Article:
As an investor and online marketer, I've been hearing a lot about “bots” in the last few years.
Robo-advisors are “bots” that manage investment portfolios on behalf of people using algorithms based on technical indicators.
And now every online marketer and their brother is touting “Messenger Bots” as the next big thing.
Just today in one of my online masterminds, the group leader tried to get me to renew my membership with this nugget…
This Is the Year of the Bot!
Um… no thanks.
As an investor, I don't want a robot to manage my money.
As a consumer, I don't want to engage with a brand's robot.
As a business leader, I don't implement things that I personally don't research, test, master, or believe in.
And, outside of Alexa (Alexa, add key lime pie to my shopping list!) I don't believe in bots.
Back in 2014, Tony Robbins published a book called MONEY Master the Game: 7 Simple Steps to Financial Freedom.
In the book, he was touting “robo-advisors” to manage your investments for you.
The two he wrote about were Wealthfront and Betterment.
He claimed that these robots would manage your investment portfolios better than humans because they are…
- Trading according to your investment goals.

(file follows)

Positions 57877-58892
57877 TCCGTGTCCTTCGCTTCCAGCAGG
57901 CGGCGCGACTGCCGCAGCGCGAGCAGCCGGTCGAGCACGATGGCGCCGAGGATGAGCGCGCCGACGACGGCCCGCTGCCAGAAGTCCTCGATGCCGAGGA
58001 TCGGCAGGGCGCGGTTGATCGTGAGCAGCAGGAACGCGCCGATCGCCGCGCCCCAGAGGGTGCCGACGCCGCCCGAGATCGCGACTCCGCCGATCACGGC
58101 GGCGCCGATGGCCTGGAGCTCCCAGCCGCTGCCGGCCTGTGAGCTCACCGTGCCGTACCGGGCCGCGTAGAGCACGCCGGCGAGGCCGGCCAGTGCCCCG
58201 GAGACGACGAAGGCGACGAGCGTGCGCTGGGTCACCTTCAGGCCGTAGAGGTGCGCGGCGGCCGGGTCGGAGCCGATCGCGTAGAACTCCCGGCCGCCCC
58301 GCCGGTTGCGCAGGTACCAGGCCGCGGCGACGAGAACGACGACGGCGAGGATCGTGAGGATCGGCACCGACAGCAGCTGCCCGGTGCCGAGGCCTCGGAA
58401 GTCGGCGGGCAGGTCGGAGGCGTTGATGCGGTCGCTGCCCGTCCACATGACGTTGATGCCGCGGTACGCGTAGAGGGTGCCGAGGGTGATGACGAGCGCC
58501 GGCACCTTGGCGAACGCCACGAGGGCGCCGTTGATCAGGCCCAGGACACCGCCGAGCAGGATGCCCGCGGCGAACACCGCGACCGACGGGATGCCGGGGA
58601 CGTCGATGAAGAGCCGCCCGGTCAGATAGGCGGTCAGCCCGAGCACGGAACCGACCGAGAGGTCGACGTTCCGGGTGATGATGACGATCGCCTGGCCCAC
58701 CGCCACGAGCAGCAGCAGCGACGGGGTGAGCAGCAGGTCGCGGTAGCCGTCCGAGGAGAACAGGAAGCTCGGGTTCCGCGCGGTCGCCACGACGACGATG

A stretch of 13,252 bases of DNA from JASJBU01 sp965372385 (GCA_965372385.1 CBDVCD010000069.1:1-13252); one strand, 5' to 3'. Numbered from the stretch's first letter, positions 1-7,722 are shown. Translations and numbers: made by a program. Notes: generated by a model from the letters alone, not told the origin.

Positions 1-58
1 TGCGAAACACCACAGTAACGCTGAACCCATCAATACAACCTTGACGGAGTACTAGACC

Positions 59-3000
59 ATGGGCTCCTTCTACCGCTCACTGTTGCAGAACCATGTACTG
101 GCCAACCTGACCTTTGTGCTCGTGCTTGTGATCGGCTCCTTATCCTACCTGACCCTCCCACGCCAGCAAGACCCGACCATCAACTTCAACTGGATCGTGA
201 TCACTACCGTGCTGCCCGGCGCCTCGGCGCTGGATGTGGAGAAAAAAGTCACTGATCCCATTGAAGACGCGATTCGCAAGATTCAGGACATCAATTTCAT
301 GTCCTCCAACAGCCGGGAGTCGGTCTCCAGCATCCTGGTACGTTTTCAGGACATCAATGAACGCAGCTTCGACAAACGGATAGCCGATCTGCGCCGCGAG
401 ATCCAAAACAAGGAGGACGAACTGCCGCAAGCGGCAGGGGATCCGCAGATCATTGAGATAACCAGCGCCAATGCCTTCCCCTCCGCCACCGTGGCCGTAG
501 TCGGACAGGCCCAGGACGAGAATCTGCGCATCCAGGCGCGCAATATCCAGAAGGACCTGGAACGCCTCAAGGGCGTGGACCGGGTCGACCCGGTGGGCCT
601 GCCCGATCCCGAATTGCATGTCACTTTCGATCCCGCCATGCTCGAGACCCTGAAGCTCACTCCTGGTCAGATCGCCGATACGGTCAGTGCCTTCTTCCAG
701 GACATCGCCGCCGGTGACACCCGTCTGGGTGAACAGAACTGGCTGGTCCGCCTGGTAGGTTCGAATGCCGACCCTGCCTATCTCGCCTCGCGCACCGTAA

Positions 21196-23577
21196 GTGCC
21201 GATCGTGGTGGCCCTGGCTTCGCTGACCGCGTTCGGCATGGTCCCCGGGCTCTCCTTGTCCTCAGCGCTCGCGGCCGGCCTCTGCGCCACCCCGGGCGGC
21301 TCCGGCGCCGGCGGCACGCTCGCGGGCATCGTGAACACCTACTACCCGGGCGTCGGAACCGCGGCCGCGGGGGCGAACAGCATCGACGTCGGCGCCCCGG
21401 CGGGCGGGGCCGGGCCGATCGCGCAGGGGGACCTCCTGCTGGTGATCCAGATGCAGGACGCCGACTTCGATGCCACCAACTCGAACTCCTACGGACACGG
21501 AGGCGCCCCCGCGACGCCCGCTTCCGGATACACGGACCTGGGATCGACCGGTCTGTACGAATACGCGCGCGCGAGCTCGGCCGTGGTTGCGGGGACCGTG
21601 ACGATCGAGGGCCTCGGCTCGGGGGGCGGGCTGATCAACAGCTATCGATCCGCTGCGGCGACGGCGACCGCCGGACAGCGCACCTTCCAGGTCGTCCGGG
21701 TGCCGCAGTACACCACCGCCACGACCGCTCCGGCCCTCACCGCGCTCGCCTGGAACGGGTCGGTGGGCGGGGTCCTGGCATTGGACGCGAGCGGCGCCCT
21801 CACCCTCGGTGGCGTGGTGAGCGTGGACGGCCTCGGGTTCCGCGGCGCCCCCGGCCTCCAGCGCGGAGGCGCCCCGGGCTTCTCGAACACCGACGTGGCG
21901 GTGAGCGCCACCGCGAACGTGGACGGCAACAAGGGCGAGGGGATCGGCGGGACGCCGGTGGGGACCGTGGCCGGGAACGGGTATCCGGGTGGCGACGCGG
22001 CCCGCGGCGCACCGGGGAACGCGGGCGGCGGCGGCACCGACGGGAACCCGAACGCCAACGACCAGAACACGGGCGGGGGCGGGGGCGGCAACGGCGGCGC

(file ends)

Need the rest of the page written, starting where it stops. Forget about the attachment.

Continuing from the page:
- Using algorithms to trade automatically.
- Removing emotion from trading because they are robots.
So, as I do with just about everything, I decided to test it.
I signed up for a robo-advisor in January 2015 and turned my Fidelity IRA over to the bot.
My Bot Results
At the end of the year, my bot managed to earn a (3.5%) return on my portfolio.
Yes, that's a NEGATIVE return. Granted the S&P total return for 2015 was only 1.19% but if I wanted to match the market, I'd just invest in a cheap index fund and call it a day.
I don't want to do that. I want to make money.
And it's clear that the bot and I were not on the same page.
My Own Results
I fired the bot at the end of 2015 and took back the reins of managing my own retirement account.
Since that time, I'm kicking the S&P 500's ass.
My annualized 3-year return beat the S&P by 33.48%.
And my annualized 1-year return beat the S&P 500 by 131.35%!
Why do bots suck?
Here's the real reason why I personally think that automated trading sucks: It manages our money exactly the opposite of how it's supposed to be managed.
Buy Low; Sell high
I think we can all agree that the goal of investing is to buy low and sell high.
We've heard it for years.
Even Warren Buffett's most famous quote, a riff on the original attributed to Baron Rothschild, is…
What happens with all automated trading, including stop loss orders, is that when a stock goes down, the bot SELLS and when a stock goes up, it BUYS.
That's fundamentally backward.
The Fear & Greed Index
This index tracks seven market indicators and helps HUMAN investors make money the right way – buying when others are fearful and selling when they are greedy.
So, is this the year of the bot?
No. I hope that no year ever is.
I don't want to engage with one on Facebook, and I definitely don't want one to manage my money.